FAQ

FAQ2020-02-07T22:02:47+00:00

What is network science?

Network science is an emerging field in several sciences (e.g. social, biological, and behavioral sciences) that provides a key analytical lens for understanding health processes using advanced relational approaches to health data. It is a powerful approach to analyzing data from many disciplines and has such general-purpose tools that it is used in fields as wide-ranging as physics, chemistry, computer security, primatology, neuroscience, genetics, and virology. As a new field, network science is not widely known, and you may be surprised that it offers career possibilities and sparks discoveries that advance health interventions.

Why is network science so useful?

Network science makes visible the often hidden connections that shape health on many levels (e.g. cellular, organ systems, people, institutions, communities, chemicals, etc). Sociological network science can reveal human network structures that differentially advantage some and disadvantage other members of society, illuminating social forces that shape opportunities for health intervention.

Is network science part of Next Generation Science Standards?

Broad application and formalization of network science is fairly recent and is not explicitly part of Next Generation Science Standards. Yet network science does fit the Next Generation Science Standards guiding principle that “K-12 science education should reflect the interconnected nature of science as it is practiced and experienced in the real world.”  This “real world” grounding has high potential to spark youth interest in science-related careers, yet information about network science and related health careers are not yet incorporated in most pre-college science opportunities. Network scientists and educators need to partner to develop and implement more opportunities for youth to explore network science approaches to health before entering college.

Are many middle school youths likely to be interested in network science?

The idea of Worlds of Connections is that many youths would enjoy careers in network science, but few get a chance to find out about them. We will use two approaches of exposing youth to network science and engaging the basic ideas. We will begin with fun after-school activities in 21st Century Community Learning Center clubs. Through a partnership with the University of Nebraska–Omaha college student organization, we will offer clubs in both Lincoln and Omaha that have some biology and some network science activities each week. Learning from these in-person clubs, we will work with the Johnny Carson Center for Emerging Media Arts at UNL to create augmented and/or virtual reality stories to engage youth with Network Science for health. The emerging media will be free to download and use on low-cost headsets that work with cell phones.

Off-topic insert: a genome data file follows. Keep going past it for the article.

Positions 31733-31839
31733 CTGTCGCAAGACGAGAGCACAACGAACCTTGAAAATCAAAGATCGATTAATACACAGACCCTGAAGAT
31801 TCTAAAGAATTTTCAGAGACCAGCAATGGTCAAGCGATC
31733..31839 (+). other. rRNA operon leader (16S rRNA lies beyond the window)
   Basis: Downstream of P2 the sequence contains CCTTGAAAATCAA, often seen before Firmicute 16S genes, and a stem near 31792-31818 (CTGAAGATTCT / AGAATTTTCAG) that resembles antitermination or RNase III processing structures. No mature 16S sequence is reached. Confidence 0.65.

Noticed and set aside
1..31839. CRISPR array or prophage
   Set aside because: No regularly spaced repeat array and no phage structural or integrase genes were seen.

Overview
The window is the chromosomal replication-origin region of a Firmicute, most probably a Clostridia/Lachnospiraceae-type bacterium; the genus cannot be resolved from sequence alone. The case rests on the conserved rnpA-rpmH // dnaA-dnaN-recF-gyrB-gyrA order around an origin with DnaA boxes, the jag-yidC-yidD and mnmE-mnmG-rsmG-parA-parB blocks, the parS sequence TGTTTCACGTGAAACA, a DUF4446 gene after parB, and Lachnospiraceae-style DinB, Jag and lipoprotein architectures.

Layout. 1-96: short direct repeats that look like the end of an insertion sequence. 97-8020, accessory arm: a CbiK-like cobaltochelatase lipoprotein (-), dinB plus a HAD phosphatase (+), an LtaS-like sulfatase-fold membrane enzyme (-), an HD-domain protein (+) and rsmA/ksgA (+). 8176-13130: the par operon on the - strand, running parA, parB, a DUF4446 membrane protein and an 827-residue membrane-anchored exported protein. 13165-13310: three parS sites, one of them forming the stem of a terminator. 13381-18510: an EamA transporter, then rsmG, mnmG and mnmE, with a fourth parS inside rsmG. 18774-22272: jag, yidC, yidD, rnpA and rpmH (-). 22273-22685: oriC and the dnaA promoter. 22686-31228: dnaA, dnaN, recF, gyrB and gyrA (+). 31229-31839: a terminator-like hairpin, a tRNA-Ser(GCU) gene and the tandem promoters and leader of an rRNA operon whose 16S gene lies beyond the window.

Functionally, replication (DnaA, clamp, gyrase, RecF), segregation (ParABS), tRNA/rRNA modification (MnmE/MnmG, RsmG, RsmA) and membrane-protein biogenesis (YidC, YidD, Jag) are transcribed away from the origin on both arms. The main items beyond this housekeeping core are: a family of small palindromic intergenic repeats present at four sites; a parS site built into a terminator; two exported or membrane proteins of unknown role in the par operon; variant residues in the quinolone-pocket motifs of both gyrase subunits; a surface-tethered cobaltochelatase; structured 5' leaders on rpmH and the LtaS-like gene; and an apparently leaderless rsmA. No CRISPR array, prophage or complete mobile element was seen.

Are teachers involved in Worlds of Connections?

Yes, teachers on the advisory board will participate in annual Science Connectors at the University of Nebraska–Lincoln as part of professional development meetings.  We will seek teacher input in other ways as well, for example through surveys, summer professional development opportunities, and focus groups.

How will we know if the clubs and emerging media are engaging youth?

Worlds of Connections has an excellent learning research and evaluation team that will assess all aspects of the project. In addition to experienced researchers, the project will partner with the Lincoln Public Schools District Office to figure out the required and optional science classes that youth take in high school, and if the patterns of science course taking differ based upon the middle school that youth attended. We will later be able to study if youth in the schools with network science-focused clubs are any more likely to take optional science classes than youth in schools without network science opportunities. The learning researchers will also use observations and surveys to assess the clubs and emerging media.

Has UNL had other Science Education Partnership Awards?